I've entered into a contract with Brendon Williams to compose the game's music. He'll be doing everything from intro music, battle music, world map music, and any other types of music that come up. Brendon recently started with the music for the intro movie and it's sounding awesome.
I've received a bunch of animations over the last few months and you can see a lot of them over at Dualbo's Vimeo Site and in my status updates. I've received 12 of the 18 characters that will be in the game, so we're two-thirds there. I think this payment has officially put my game over budget, but that's how these things go sometimes. The good news is that the animations are awesome and worth every penny.
This expense wasn't a lump sum payment, but 4 payments made over the course of a couple months. I'm extended the original contract with the illustrator because the game has more artwork than I originally anticipated. The following illustrations were done for this update: Read More
This expense wasn't a lump sum payment, but about 10 payments made over the course of a few months. I'm at the end of my original contract with an illustrator, and so far he's delivered: Read More
Two more characters were completed, which brings me to a total of 4 characters. This expense was about $450 more than I had originally budgeted for due to the unexpected time associated with animating weapons. Basically, characters with weapons will cost a little bit more to animate, and I'm fine with that.
I was using Corona's free product for awhile, but I decided to upgrade to the pro subscription once I continuously encounter bugs with live builds on the free trial. My game is still a ways off from completion, and I wish I could have used the free trial problem free for a little bit longer, but I knew I'd have to fork up the money eventually.
I've been working with the an illustrator and animator for a few weeks now they've produced the world map, multiple battlefield maps, concept characters, character turnarounds, and 2 animated characters (semi produced). I'm pretty close to staying on budget so far, but I can see how both artists could end up costing a bit more than I originally thought.
I had a couple of animators create test animations off of one of my character concepts just to see if their style fit what I have in mind for the game. Both animators were able to mock up a 3D animation in about 3 hours. Neither of the trial animators was the right fit for me this time around, but I'll hold onto their contact information for the future.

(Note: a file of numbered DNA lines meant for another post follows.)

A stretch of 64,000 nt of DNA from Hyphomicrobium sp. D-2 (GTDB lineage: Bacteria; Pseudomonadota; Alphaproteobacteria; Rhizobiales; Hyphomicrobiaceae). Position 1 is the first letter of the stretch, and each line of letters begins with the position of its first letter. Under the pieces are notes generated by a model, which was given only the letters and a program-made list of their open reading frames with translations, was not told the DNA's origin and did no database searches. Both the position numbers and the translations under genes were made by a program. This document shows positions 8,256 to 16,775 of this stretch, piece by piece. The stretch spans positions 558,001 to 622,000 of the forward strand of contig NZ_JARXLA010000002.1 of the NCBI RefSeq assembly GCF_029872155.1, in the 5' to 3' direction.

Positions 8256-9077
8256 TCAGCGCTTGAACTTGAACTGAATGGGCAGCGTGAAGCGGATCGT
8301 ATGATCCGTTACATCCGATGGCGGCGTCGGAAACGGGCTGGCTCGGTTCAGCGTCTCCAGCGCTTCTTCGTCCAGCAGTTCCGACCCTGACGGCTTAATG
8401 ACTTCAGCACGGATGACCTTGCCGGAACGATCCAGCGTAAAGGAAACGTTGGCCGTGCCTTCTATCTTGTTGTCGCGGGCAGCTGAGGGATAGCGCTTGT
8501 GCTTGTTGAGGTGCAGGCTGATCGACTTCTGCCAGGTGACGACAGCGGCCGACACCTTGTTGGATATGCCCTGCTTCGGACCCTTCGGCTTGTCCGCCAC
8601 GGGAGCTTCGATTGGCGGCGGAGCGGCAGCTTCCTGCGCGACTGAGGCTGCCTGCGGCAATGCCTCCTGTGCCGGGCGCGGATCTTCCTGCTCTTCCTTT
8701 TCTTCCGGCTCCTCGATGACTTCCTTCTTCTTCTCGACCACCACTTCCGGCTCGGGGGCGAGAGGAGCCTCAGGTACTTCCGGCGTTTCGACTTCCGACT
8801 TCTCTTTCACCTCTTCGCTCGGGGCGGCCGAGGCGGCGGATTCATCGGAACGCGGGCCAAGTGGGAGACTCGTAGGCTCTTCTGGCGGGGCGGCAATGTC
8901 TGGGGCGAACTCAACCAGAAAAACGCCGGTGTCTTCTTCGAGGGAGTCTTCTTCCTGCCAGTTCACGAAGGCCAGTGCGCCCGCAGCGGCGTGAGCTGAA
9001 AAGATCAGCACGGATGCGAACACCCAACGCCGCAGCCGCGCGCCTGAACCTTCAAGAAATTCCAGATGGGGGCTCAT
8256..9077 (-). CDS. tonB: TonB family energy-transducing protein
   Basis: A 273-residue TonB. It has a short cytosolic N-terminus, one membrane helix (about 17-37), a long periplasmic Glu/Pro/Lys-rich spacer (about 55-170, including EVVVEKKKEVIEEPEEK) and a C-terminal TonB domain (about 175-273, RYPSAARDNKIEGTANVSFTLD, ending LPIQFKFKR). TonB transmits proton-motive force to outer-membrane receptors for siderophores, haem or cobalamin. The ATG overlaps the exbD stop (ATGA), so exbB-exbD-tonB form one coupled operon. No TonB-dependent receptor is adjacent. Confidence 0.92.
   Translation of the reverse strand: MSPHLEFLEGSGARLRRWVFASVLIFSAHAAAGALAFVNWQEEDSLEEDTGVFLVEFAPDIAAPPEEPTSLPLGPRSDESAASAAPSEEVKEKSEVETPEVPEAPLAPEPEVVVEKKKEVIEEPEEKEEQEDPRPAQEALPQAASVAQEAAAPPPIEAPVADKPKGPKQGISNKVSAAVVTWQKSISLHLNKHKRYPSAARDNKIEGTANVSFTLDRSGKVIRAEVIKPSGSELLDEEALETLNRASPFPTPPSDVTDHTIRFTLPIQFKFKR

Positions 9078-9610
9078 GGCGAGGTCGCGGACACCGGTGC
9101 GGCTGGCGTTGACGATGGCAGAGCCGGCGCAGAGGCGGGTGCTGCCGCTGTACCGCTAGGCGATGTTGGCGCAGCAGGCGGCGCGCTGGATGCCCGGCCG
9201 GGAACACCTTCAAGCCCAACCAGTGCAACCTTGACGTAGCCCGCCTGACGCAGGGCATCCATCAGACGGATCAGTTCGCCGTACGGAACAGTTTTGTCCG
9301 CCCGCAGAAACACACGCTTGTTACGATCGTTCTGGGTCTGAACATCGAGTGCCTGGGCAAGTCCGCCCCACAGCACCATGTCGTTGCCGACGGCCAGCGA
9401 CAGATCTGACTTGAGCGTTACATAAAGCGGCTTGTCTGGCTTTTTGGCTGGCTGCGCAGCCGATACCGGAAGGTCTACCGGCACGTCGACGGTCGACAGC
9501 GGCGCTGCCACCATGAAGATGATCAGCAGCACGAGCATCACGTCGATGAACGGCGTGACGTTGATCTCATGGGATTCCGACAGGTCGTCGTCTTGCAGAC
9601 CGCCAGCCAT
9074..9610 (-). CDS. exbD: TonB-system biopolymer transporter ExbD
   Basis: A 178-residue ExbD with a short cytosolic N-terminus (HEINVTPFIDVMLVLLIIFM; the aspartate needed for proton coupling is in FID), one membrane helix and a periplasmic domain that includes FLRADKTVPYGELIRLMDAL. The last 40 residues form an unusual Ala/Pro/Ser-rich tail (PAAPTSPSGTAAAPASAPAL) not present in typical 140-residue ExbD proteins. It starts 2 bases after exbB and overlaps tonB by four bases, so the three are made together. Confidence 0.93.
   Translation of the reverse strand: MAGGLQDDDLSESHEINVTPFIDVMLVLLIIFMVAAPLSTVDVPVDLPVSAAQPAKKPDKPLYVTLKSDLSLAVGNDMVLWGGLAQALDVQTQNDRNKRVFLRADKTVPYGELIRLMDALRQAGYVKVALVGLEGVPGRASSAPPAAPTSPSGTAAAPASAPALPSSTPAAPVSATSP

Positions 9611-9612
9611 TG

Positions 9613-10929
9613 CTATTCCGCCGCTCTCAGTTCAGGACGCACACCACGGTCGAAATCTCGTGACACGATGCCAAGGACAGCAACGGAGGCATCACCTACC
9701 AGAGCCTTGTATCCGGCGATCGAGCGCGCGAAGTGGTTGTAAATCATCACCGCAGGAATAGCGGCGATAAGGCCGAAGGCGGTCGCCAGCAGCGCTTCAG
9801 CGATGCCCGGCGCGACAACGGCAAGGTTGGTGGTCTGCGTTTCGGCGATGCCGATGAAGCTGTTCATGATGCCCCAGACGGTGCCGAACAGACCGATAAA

I found an illustrator for my game, and he started out by creating some character concepts and a couple of battlefield scenes.
I've been looking for an animator and the three methods of recruitment that I used were making a blog post, reaching out to people I admired on Carbonmade, and paying for a job listing on Behance. I received 52 applications within 5 days and ended up finding the right man for the job through Behance. If he works out, then this was $200 well spent.
I made a list of illustrators who I planned on contacting for trial illustrations, but I lucked out by having Scott Pellico go first. Scott illustrated a piece of my world map as a trial to see if his style was a fit for the world I'd like to create. He nailed it and I'm lucky to have found a quality illustrator on the first go.
I thought I could avoid throwing down any cash for sprite sheet development, but I finally broke down and purchased Texture Packer. They just make sprite sheet creation too easy, and the tool spits out exactly what the Corona SDK needs to render and scale sprites. Read More
I thought I'd kick this contest off by purchasing a little bed time reading material. I want to start prototyping games as soon as possible, so hopefully a few books on game theory and design will help me to avoid some of the mistakes beginners make. Read More
Each brother has $25,000 to spend. Anything over that will count against the final profits when determining a winner. To the left, you can find a log of all of Chris's expenses.
Armed with little to no game development experience, the Brothers Campbell are attempting to make video games for a living. We believe the best way for us to learn is to do what comes naturally to brothers — Compete! The challenge is to see who can make the most successful video game on a budget of $25,000 and in one year’s time. The duel begins on April 7th, 2014 and we'll be documenting the journey.
It’s simple. The most profitable game wins. We’ll have 6 months to market the game after the one year development deadline on April 7th, 2015.Learn more about the competition
Ryan is younger than me and like many younger brothers, he carries a chip on his shoulder due to lost childhood competitions. Ryan may be a better programmer coming into this, but I think my wisdom and veteran tactics will once again win the day.Sir Ryan's Budget